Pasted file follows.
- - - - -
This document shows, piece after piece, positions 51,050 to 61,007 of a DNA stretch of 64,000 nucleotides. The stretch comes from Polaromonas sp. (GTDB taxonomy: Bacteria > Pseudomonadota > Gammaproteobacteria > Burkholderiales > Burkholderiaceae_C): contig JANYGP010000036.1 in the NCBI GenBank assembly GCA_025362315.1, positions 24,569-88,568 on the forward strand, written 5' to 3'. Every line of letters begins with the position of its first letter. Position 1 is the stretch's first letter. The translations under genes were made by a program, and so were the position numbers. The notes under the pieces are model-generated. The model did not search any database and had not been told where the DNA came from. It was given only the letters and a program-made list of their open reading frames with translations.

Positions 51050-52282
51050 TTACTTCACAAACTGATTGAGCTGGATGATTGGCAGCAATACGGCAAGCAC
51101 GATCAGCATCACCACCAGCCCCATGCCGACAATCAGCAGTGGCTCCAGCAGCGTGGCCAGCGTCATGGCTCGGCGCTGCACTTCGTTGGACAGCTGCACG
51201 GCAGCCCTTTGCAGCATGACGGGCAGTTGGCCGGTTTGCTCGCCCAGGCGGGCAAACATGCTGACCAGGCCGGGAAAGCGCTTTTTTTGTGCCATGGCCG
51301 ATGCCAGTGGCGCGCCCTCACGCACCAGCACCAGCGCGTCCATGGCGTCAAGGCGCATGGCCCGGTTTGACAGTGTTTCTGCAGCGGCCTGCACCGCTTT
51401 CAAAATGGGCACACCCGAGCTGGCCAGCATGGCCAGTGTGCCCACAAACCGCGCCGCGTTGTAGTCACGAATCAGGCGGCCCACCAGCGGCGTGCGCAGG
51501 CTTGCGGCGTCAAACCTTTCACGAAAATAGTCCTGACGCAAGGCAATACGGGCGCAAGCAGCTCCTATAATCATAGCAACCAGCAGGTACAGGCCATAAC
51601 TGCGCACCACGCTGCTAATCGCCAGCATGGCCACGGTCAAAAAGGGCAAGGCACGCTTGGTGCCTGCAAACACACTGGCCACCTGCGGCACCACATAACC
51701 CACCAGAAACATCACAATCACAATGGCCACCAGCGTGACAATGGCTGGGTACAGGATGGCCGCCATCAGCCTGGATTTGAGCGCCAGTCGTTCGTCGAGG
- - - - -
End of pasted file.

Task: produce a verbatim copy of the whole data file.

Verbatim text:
This document shows, piece after piece, positions 51,050 to 61,007 of a DNA stretch of 64,000 nucleotides. The stretch comes from Polaromonas sp. (GTDB taxonomy: Bacteria > Pseudomonadota > Gammaproteobacteria > Burkholderiales > Burkholderiaceae_C): contig JANYGP010000036.1 in the NCBI GenBank assembly GCA_025362315.1, positions 24,569-88,568 on the forward strand, written 5' to 3'. Every line of letters begins with the position of its first letter. Position 1 is the stretch's first letter. The translations under genes were made by a program, and so were the position numbers. The notes under the pieces are model-generated. The model did not search any database and had not been told where the DNA came from. It was given only the letters and a program-made list of their open reading frames with translations.

Positions 51050-52282
51050 TTACTTCACAAACTGATTGAGCTGGATGATTGGCAGCAATACGGCAAGCAC
51101 GATCAGCATCACCACCAGCCCCATGCCGACAATCAGCAGTGGCTCCAGCAGCGTGGCCAGCGTCATGGCTCGGCGCTGCACTTCGTTGGACAGCTGCACG
51201 GCAGCCCTTTGCAGCATGACGGGCAGTTGGCCGGTTTGCTCGCCCAGGCGGGCAAACATGCTGACCAGGCCGGGAAAGCGCTTTTTTTGTGCCATGGCCG
51301 ATGCCAGTGGCGCGCCCTCACGCACCAGCACCAGCGCGTCCATGGCGTCAAGGCGCATGGCCCGGTTTGACAGTGTTTCTGCAGCGGCCTGCACCGCTTT
51401 CAAAATGGGCACACCCGAGCTGGCCAGCATGGCCAGTGTGCCCACAAACCGCGCCGCGTTGTAGTCACGAATCAGGCGGCCCACCAGCGGCGTGCGCAGG
51501 CTTGCGGCGTCAAACCTTTCACGAAAATAGTCCTGACGCAAGGCAATACGGGCGCAAGCAGCTCCTATAATCATAGCAACCAGCAGGTACAGGCCATAAC
51601 TGCGCACCACGCTGCTAATCGCCAGCATGGCCACGGTCAAAAAGGGCAAGGCACGCTTGGTGCCTGCAAACACACTGGCCACCTGCGGCACCACATAACC
51701 CACCAGAAACATCACAATCACAATGGCCACCAGCGTGACAATGGCTGGGTACAGGATGGCCGCCATCAGCCTGGATTTGAGCGCCAGTCGTTCGTCGAGG